A Senate Republican expressed concern last week that U.S. taxpayers may not get the full value for their 61% stake in General Motors should the automaker go ahead with its initial stock offering, papers for which are expected to be filed any day now.
In a letter to the White House "czar" overseeing the government's troubled asset relief program (TARP), Iowa's Charles Grassley asked if Treasury and GM "are taking the steps necessary to ensure that the IPO results in the highest possible return for the American taxpayer." Grassley might be happy to know that a step taken by Goldman Sachs (GS), which is playing a smaller role than that of its rivals in the IPO, has substantially reduced the amount banks stand to make on the deal.
Goldman Discount Squeezed Other Banks
In May, Goldman offered to accept a 0.75% fee to underwrite the IPO, Bloomberg reports, citing anonymous sources for the information. That's a fraction of the 3% fee banks typically charge on the largest IPOs and well below the 2% offered by Bank of America (BAC) and other banks that presented to Treasury, the sources said.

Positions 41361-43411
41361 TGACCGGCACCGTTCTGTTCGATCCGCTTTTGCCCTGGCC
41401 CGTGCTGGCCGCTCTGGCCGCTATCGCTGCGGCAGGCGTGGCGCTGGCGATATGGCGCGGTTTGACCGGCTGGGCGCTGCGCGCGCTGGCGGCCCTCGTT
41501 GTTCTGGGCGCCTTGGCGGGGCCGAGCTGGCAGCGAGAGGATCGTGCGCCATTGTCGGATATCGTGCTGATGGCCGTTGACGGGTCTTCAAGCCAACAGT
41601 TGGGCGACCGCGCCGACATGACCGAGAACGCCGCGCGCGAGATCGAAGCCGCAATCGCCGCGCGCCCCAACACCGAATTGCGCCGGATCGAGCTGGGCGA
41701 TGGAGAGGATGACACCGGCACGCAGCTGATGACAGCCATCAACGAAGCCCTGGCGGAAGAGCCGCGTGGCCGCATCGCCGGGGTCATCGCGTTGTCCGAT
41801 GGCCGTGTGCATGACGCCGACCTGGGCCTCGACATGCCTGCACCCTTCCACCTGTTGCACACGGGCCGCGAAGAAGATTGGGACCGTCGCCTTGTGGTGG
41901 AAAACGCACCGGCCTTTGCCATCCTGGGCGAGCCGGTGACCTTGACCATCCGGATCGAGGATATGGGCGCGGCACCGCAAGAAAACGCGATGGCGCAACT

Goldman Sachs, which has just been sued for fraud by federal regulators and has ties to GM competitor Ford Motor (F), didn't get a top role in the IPO. The government nonetheless imposed the fee pitched by Goldman Sachs President Gary Cohn and his five-person team on all underwriters, angering the banks, people familiar with the matter said.
That other banks, which include JPMorgan Chase (JPM) and Morgan Stanley (MS), are furious at Goldman isn't surprising, Samuel Hayes, professor emeritus at Harvard Business School told Bloomberg. "They feel it gave the government a real lever to force down fees on the underwriters. But the deal still has a lot of marquee value."
Beyond the prestige of conducting a GM offering, the banks still stand to make $120 million on the deal -- although, if Goldman hadn't pitched its discounted fee, they could have made four times as much.
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